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Question

Explain uses of the wavefront.


Solution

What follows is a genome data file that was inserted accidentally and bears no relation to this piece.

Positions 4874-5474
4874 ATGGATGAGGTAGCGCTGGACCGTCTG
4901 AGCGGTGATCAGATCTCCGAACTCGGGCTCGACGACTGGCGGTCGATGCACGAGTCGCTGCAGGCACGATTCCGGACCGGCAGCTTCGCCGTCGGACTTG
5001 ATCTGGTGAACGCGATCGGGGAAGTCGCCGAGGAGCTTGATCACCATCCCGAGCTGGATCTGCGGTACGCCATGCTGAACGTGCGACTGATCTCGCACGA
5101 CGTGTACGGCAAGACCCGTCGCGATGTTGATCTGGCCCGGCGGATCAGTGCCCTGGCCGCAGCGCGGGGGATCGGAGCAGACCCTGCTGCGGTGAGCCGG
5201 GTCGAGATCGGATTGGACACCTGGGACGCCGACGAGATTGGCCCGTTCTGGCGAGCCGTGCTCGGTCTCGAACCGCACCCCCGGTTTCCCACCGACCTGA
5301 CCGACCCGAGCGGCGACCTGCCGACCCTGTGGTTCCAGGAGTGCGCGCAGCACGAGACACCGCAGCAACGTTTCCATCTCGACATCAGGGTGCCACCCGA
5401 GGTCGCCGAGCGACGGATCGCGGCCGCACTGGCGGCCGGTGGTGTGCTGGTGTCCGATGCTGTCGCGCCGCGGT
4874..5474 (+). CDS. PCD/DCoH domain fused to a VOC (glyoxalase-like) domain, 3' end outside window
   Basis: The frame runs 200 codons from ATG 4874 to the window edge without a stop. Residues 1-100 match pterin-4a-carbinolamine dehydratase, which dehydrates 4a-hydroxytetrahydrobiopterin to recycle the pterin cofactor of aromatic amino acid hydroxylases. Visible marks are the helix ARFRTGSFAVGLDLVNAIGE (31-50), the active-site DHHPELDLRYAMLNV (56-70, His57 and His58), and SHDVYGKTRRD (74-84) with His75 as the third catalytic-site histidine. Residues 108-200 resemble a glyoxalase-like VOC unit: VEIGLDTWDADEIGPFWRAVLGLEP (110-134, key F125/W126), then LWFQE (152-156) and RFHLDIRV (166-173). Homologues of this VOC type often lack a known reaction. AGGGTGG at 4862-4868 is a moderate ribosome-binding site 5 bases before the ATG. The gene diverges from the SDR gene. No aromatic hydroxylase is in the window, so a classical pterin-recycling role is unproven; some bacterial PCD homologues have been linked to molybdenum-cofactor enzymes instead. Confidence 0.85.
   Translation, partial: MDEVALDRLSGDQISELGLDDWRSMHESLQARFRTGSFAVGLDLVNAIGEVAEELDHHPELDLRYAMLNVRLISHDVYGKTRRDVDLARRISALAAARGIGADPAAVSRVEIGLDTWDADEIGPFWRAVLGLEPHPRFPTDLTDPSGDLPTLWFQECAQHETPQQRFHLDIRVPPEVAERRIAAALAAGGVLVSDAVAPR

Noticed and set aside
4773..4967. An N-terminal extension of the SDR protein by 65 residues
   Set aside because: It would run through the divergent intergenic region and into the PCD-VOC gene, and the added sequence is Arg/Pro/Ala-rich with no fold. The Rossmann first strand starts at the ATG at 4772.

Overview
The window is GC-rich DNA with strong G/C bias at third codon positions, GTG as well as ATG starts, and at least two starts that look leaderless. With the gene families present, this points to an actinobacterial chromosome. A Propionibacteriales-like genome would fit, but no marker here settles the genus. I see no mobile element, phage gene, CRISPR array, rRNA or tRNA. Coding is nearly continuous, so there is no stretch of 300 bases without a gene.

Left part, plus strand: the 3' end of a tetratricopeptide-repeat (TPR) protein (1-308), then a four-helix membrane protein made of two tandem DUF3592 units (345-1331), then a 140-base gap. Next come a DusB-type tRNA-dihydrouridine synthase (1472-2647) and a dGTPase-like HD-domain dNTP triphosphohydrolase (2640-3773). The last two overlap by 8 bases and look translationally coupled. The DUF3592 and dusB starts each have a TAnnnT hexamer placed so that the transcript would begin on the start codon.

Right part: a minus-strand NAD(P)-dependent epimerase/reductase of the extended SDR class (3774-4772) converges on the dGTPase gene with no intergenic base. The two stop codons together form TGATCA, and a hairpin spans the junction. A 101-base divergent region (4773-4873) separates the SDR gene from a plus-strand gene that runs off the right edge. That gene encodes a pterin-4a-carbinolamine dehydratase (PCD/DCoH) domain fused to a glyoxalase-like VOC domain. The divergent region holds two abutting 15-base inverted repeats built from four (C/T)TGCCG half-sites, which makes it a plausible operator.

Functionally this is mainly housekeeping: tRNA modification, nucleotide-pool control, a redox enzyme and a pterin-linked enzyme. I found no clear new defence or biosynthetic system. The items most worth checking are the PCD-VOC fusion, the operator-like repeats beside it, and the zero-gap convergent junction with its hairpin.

A wavefront is a surface over which an optical wave has a constant phase. For example, a wavefront could be the surface over which the wave has a maximum (for example, the crest of a water wave) or a minimum (the trough of the same wave) value. The shape of a wavefront is usually determined by the geometry of the source. A point source has wavefronts that are spheres whose centres are at the point source. A fluorescent tube would have wavefronts that are cylinders concentric with the tube itself. A very large sheet of material that is uniformly illuminated would generate wavefronts that are plane waves parallel to the sheet. The direction of propagation of the wave is always perpendicular to the surface of the wavefront at each point. Thus, the wavefronts of a point source are spheres and the wave propagates radially outward – the radius of a sphere is perpendicular to its circumference at each point.

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